Decisions of such informal tribunals can provide some resolution for survivors and those close to victims. Moreover, what they discover and what they establish inform the public and the media and can encourage subsequent official action.

The London-based China Tribunal’s judgment was handed down in 2019. It found, on the basis of strong evidence, that the Chinese state was engaging in the forced harvesting of organs for sale on demand.

This trade was found to involve the killing of political dissidents, those who belong to religions or sections of religions outside of party control—Muslim, Protestant, and Catholic―and above all, Falun Gong practitioners.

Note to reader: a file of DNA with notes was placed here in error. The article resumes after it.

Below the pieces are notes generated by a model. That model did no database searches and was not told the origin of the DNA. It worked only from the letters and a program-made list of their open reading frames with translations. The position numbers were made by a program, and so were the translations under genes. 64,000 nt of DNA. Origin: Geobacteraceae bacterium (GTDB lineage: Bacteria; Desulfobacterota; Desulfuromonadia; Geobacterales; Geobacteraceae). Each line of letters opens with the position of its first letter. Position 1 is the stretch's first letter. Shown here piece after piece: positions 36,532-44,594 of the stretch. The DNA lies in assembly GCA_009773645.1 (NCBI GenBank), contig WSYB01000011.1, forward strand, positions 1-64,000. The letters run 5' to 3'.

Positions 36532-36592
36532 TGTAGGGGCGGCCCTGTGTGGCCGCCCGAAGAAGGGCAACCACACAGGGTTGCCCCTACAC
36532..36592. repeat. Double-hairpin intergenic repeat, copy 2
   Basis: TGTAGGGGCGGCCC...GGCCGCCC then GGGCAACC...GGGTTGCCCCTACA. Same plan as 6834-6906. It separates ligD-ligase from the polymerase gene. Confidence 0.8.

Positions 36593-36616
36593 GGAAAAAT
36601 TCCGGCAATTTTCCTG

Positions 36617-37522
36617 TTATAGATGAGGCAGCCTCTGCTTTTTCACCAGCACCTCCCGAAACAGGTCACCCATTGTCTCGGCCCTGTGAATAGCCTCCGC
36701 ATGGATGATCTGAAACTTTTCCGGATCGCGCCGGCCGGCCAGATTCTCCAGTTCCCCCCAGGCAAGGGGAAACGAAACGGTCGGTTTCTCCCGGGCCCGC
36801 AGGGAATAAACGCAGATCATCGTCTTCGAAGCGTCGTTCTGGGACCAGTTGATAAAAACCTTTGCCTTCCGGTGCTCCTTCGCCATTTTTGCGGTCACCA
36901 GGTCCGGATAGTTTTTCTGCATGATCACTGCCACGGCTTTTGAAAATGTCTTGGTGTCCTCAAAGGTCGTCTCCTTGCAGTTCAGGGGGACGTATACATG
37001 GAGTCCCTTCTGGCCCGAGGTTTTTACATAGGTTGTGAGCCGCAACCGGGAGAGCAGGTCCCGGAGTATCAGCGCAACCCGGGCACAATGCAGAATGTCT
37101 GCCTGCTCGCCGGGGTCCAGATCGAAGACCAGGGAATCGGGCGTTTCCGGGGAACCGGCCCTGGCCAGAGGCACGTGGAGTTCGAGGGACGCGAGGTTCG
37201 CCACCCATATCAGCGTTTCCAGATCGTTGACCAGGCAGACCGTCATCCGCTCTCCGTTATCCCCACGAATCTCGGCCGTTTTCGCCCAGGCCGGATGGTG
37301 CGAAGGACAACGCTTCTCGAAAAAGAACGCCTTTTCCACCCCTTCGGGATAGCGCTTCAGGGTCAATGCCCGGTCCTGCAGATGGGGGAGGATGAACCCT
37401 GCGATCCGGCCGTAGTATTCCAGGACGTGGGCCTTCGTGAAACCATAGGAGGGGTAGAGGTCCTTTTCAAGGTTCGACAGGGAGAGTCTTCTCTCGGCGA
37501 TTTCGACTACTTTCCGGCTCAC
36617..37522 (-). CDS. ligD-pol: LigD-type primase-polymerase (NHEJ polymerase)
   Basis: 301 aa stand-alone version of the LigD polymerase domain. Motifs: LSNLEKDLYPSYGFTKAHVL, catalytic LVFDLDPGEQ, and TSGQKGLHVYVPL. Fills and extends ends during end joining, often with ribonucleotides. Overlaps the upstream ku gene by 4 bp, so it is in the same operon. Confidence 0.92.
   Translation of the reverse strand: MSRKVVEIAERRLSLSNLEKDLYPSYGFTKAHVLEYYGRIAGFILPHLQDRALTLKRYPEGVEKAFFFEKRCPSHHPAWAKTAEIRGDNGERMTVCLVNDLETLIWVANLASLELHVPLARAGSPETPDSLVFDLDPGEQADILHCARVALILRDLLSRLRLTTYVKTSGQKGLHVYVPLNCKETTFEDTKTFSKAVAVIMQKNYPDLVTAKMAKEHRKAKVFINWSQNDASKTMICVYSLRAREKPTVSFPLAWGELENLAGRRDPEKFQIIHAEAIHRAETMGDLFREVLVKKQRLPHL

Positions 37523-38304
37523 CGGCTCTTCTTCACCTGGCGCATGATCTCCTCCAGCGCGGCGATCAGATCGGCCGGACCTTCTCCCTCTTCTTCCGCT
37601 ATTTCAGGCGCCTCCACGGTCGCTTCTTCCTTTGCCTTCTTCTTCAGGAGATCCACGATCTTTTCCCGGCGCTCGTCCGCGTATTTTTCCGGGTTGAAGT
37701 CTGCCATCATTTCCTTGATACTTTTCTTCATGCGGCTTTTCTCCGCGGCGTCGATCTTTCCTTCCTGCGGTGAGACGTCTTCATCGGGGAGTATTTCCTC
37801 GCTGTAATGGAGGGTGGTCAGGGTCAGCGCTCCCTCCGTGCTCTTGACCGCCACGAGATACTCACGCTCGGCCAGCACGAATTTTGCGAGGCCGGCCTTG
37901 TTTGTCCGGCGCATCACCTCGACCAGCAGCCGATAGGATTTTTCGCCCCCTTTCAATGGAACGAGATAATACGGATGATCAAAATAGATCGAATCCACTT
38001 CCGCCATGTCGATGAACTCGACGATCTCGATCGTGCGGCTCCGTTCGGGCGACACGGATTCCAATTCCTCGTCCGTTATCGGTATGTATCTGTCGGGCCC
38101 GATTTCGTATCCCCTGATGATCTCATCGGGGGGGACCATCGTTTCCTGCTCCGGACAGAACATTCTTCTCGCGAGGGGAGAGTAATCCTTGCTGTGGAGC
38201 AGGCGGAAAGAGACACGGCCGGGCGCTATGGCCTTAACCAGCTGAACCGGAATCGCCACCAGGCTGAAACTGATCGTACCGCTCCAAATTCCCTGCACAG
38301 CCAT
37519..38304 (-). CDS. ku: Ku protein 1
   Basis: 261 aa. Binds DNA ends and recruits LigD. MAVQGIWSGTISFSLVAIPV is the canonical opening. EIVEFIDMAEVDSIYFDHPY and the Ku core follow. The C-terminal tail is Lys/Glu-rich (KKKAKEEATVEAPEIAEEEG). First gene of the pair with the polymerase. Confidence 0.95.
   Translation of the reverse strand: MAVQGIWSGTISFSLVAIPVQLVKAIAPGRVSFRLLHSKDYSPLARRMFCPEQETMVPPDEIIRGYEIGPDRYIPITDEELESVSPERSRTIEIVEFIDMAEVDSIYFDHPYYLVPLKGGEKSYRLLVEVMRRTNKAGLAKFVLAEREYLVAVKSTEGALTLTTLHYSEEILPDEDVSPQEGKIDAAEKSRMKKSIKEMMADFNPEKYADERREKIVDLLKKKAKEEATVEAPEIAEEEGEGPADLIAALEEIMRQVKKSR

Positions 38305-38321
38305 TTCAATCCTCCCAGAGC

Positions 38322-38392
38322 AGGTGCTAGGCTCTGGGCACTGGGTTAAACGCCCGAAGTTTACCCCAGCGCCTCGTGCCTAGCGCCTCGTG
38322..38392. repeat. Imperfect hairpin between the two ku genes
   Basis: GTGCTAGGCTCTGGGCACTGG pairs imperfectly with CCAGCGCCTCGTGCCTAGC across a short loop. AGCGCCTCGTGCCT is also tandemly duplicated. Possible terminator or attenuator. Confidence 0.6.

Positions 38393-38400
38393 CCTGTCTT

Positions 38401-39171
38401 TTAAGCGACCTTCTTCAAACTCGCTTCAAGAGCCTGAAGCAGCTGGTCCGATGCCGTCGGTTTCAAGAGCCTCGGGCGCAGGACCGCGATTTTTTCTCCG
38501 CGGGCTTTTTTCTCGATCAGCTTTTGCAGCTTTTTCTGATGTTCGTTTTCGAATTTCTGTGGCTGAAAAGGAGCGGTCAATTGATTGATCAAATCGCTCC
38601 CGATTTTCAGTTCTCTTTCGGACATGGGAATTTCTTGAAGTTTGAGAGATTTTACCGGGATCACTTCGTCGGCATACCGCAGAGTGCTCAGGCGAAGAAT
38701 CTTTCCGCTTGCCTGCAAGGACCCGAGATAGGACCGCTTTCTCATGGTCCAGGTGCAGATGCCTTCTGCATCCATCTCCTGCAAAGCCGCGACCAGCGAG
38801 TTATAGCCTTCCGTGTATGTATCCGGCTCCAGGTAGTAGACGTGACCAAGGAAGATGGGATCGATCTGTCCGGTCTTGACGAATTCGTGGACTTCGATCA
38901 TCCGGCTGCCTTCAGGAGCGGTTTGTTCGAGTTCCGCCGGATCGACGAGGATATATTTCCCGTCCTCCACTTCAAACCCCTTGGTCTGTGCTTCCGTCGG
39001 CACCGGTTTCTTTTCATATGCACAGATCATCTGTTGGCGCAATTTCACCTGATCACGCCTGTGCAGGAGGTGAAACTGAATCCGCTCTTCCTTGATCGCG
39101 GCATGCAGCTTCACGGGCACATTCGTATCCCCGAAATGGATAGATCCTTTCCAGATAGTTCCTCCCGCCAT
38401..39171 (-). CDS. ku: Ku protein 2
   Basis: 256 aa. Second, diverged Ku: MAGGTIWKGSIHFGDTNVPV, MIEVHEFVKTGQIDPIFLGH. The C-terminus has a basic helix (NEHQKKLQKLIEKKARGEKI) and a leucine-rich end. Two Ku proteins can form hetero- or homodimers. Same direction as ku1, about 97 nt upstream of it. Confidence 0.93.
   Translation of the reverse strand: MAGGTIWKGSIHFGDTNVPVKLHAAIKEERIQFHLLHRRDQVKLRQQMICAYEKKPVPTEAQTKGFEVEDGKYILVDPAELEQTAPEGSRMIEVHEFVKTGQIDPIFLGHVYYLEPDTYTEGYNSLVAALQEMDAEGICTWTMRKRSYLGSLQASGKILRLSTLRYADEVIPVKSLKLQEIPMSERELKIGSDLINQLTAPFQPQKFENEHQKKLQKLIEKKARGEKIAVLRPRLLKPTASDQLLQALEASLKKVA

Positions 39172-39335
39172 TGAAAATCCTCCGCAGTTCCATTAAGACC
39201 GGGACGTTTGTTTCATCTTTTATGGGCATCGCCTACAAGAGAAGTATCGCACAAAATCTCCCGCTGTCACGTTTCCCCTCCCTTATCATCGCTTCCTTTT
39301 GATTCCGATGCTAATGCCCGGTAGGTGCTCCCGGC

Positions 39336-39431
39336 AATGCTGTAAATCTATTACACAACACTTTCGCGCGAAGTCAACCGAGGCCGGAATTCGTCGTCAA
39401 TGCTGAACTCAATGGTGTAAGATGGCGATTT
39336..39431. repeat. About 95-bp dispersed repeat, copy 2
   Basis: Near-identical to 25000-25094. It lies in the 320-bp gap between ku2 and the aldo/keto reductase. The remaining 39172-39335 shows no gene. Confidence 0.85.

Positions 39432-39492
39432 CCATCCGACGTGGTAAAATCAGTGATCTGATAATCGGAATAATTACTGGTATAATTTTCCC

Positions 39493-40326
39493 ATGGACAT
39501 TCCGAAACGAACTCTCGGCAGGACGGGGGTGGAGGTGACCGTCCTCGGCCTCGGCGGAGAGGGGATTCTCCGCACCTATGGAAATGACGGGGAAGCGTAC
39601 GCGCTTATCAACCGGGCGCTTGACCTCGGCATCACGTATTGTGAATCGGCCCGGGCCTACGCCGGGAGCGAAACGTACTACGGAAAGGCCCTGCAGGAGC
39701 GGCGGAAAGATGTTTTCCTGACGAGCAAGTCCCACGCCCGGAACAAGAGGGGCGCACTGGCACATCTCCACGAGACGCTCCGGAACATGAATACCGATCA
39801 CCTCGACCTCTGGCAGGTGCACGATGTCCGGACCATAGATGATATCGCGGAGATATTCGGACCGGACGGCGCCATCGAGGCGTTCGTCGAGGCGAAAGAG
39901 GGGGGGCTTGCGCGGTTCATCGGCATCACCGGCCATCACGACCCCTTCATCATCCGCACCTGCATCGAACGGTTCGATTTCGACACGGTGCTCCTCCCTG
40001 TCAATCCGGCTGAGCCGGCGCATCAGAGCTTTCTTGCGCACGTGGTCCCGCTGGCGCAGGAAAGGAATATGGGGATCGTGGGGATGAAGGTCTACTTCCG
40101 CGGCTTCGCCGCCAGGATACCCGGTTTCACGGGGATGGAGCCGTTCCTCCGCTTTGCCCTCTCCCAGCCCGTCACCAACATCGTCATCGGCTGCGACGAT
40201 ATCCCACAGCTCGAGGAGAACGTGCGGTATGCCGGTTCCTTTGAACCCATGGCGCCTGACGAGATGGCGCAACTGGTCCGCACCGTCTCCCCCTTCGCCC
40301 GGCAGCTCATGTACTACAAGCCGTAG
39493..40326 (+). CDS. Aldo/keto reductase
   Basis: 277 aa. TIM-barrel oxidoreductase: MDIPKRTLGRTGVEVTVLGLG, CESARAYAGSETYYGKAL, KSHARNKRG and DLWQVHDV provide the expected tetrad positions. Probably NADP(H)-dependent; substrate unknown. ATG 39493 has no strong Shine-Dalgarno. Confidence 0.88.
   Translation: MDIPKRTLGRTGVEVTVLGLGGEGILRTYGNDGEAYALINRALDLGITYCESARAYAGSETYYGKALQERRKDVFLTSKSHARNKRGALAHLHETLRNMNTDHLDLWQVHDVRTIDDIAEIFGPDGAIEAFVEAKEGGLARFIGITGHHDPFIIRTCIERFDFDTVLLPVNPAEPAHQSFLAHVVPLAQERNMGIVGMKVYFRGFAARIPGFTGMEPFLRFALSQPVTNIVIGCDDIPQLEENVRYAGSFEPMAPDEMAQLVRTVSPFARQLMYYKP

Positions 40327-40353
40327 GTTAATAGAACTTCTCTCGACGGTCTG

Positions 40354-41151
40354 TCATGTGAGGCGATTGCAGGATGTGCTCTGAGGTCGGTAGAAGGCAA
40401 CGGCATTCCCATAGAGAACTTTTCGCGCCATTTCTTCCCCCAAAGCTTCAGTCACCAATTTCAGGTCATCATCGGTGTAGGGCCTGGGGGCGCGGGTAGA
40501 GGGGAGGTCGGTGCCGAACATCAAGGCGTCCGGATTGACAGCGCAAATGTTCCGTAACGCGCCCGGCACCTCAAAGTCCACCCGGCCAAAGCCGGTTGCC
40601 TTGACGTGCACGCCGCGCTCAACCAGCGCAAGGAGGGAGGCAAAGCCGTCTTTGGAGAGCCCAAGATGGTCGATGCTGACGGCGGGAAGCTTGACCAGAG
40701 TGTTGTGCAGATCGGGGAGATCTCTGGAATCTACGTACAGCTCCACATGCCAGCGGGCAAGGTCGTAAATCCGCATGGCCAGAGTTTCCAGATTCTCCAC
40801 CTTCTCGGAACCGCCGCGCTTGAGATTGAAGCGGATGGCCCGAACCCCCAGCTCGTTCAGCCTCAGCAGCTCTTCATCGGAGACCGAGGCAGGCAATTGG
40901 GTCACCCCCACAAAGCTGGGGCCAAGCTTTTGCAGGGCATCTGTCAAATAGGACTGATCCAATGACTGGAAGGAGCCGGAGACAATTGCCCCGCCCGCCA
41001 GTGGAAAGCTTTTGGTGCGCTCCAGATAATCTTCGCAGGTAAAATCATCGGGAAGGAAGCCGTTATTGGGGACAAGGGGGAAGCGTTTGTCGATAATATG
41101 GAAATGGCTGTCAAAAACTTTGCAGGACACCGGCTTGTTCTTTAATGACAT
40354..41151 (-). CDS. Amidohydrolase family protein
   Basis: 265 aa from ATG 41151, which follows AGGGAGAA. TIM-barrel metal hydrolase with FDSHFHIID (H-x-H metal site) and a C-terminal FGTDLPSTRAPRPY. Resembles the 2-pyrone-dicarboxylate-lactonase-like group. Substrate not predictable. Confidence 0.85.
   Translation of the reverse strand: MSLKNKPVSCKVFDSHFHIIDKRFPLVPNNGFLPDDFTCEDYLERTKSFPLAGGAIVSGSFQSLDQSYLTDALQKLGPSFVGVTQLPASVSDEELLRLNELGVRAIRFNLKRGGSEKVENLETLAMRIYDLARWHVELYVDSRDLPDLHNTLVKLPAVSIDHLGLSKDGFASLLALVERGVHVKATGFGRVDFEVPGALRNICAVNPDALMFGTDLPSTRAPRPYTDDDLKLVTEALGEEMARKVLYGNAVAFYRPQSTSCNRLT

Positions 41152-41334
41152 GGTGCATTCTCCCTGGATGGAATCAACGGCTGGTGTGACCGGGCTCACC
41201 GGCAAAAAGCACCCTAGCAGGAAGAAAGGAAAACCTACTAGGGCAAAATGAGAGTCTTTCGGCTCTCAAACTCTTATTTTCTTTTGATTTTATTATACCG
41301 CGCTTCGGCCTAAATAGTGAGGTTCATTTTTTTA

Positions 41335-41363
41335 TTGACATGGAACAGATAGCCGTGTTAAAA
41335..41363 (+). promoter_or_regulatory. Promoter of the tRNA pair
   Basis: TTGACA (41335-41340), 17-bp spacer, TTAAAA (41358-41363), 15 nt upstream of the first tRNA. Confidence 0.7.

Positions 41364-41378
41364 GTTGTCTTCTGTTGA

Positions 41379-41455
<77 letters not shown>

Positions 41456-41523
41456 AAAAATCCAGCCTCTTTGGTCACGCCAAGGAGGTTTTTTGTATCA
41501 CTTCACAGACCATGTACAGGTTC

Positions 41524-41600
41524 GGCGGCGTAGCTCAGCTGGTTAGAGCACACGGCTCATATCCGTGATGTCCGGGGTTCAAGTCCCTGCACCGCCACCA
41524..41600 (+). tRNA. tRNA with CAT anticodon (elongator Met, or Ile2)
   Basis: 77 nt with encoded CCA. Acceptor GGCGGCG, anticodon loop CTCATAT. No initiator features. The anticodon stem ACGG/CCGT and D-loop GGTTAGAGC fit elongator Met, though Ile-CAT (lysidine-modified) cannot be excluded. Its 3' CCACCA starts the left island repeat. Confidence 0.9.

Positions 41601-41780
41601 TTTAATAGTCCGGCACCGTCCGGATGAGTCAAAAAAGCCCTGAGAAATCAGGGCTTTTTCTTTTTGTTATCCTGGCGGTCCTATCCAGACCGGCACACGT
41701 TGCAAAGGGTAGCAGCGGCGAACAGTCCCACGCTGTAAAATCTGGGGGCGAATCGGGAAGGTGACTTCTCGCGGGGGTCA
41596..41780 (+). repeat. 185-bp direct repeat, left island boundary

Chaired by a respected international lawyer, Sir Geoffrey Nice QC, who had led the prosecution of former Serbian President Slobodan Milosevic at the U.N.’s International Criminal Tribunal for the Former Yugoslavia, the Tribunal consisted of several outstanding members.

These included a prominent thoracic transplant specialist and professor of cardiothoracic surgery at University College London, prominent Malaysian, Iranian, and U.S. human rights lawyers, a businessman engaged in a range of NGOs in the fields of human rights, and a respected academic on Chinese history.

Obviously, Beijing would neither take part in a private tribunal over the CCP virus nor observe any ruling. As with the China Tribunal on organ harvesting, Beijing would be likely to use its influence to try to ensure that governments and the mainstream media would pay only nominal attention to it. This was surprisingly successful in relation to organ harvesting, but would probably be less successful in relation to the CCP virus.